And Sessions isn’t simply planning to issue these rulings and walk away. His office is planning to give itself even wider power over the immigration court system. A notice published as part of the department’s spring 2018 regulatory agenda says, “The Department of Justice (DOJ) proposes to change the circumstances in which the Attorney General may refer cases to himself for review. Such case types will include those pending before the Board of Immigration Appeals (BIA) but not yet decided and certain immigration judge decisions regardless of whether those decisions have been appealed to the BIA.”

In other words, even when a DOJ judge makes a ruling in an immigrant’s favor and ICE prosecutors don’t try to appeal the ruling, the attorney general’s office could sweep in and overrule the judge…

If the Attorney General believes this is an improvement over the current system, why is he so determined to keep the mechanisms secret?

I personally suspect Mr. Sessions’ ambitions have something to do with last weekend’s flurry of reports about “President” Trump screaming at Homeland Security Secretary Nielsen. If the blond chick can’t throw enough brown people out of “our country” fast enough, Judge Jeff assures Lord Smallgloves, then by Christianist Jeebus he’ll roll up his sleeves and git ‘er done. It’s not as if Trump calling him nasty names has deterred his zeal for enforcing the “Just Us” of Justice in the past…

Repub Venality Open Thread: ‘Normalizing’ the Monstrous

How our Discourse becomes “Coarsened” — as illustrated in tweets:

This is widely shared, because, yeah it’s nasty fun:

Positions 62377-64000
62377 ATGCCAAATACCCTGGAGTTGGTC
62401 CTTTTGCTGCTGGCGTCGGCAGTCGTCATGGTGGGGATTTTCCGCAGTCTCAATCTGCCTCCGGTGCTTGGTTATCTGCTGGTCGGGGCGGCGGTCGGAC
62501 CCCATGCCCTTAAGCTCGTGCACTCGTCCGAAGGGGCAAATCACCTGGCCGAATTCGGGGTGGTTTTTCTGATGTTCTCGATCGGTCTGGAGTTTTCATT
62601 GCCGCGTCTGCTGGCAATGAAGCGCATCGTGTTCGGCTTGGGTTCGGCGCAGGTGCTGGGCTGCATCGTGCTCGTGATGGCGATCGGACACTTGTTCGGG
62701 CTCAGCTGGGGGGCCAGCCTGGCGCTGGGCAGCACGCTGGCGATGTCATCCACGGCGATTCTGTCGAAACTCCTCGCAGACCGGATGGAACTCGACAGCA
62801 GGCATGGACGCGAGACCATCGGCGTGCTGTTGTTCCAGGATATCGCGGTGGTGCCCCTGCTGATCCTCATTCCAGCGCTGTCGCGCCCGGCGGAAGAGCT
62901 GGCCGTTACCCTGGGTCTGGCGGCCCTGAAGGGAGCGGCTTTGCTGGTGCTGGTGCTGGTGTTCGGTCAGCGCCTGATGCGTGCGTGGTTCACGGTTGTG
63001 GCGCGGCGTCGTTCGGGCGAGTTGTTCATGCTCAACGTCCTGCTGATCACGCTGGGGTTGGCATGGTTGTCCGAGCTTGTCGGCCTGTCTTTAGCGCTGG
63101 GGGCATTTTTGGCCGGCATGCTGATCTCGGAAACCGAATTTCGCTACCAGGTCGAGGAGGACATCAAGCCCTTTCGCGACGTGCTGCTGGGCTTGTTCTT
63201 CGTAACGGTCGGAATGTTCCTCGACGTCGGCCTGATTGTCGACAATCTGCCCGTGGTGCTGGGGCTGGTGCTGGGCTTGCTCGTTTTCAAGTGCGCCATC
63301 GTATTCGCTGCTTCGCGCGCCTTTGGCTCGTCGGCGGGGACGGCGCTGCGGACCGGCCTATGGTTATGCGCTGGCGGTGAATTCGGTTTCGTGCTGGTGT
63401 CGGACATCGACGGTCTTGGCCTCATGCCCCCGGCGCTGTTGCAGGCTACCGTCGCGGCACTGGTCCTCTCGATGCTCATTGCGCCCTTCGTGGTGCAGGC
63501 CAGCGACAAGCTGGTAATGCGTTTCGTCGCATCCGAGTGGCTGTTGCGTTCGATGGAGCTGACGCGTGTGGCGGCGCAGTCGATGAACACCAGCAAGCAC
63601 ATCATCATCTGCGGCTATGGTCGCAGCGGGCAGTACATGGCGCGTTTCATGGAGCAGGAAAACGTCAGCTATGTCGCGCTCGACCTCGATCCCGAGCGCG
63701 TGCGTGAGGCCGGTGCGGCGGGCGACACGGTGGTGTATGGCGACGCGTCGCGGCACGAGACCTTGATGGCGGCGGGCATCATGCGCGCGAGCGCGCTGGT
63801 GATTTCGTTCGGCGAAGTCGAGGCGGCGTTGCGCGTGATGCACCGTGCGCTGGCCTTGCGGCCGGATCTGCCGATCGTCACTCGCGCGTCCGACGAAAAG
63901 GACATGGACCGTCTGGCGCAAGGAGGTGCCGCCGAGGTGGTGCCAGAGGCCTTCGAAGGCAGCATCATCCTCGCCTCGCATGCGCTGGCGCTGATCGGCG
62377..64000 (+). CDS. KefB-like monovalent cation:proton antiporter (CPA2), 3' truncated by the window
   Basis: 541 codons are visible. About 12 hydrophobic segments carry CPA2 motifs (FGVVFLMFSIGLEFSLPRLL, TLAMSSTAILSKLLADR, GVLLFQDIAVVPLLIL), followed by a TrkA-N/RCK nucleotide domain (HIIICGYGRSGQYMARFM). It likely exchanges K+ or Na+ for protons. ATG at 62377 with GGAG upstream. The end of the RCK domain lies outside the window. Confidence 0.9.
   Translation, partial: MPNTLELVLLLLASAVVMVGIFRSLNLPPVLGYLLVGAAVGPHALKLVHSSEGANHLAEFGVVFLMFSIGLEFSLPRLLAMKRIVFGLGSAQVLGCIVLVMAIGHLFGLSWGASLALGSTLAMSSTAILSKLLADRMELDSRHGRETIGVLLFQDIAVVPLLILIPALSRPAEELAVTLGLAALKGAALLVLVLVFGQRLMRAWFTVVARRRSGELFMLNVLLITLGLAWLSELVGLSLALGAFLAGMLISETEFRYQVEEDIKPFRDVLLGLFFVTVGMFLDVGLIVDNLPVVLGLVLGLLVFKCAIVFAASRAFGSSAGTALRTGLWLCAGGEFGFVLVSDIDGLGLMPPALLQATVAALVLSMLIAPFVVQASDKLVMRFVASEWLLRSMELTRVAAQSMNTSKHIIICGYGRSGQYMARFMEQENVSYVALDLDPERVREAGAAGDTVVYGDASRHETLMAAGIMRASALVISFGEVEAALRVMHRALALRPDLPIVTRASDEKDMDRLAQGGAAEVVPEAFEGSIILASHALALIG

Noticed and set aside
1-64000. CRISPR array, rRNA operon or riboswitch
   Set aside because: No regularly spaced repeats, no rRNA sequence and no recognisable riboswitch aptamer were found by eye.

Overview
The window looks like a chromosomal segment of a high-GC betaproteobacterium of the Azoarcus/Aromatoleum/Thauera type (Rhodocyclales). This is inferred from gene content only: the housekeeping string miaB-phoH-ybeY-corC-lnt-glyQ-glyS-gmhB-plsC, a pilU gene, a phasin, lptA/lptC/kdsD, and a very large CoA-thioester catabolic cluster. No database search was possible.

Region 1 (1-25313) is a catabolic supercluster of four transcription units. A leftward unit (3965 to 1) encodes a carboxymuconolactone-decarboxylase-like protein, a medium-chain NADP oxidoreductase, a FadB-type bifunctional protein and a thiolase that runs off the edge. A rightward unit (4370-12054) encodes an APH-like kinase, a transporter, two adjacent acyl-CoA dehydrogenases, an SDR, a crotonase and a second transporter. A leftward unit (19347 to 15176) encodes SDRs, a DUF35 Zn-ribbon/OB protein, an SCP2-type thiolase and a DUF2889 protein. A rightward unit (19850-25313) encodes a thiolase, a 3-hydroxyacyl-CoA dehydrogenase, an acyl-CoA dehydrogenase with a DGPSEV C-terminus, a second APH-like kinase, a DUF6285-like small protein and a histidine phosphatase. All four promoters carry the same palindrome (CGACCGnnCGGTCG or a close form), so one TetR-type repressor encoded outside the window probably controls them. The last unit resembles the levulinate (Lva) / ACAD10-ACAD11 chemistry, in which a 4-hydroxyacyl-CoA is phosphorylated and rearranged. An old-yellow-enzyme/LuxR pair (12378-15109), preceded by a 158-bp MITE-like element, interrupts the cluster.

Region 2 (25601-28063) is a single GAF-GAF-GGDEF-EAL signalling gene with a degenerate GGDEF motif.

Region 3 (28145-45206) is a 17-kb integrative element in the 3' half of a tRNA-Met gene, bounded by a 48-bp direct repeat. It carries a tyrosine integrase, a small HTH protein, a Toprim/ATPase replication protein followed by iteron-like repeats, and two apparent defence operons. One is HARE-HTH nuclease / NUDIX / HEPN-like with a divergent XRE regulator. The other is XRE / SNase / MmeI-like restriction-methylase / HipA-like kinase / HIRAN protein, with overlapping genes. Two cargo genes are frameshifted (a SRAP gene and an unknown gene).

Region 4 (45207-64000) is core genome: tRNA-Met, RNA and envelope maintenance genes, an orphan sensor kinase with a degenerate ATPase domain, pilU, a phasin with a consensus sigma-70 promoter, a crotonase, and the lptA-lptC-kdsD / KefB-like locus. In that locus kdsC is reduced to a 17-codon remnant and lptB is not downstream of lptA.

The meaty pull-quote:

So… one or more of Axios’ “five sources”, as Mr. Pierce would say, looked a lot like Mercedes Schlapp, and was wearing her shoes.

At least half a dozen prominent media tweeters get to point out:

Jake Tapper, at least, is outraged (as well he might be)…

But the Mad Bitcher, Chris Cillizza, spots a trend!!!

Ergo: Mercedes Schlap posturing to replace Hope Hicks — an ongoing series; savvy journalists have been mocking her desperation since the day Hicks’ resignation was announced — becomes “Our Media Is, Alas, Coarse.”

Why complain about Trump and the other Oval Office Occupants’ lewd mockery of every normal standard of governance and civility, when The Savvy Guys can tell you that everybody does it?

The DOE Announces Plans For Pit Production

The Department of Energy has been contemplating the future production of nuclear weapon pits – the fissile part of the weapon, usually plutonium. Rocky Flats, between Golden and Boulder, Colorado, used to do it, but it turned into an environmental disaster. All buildings have been removed from the site.

Los Alamos and Savannah River are the only two DOE sites that can work with plutonium. Both put themselves into the running for the task. Both have had some problems with safely handling the stuff, for example. The decision was announced today. Both were, in effect, selected.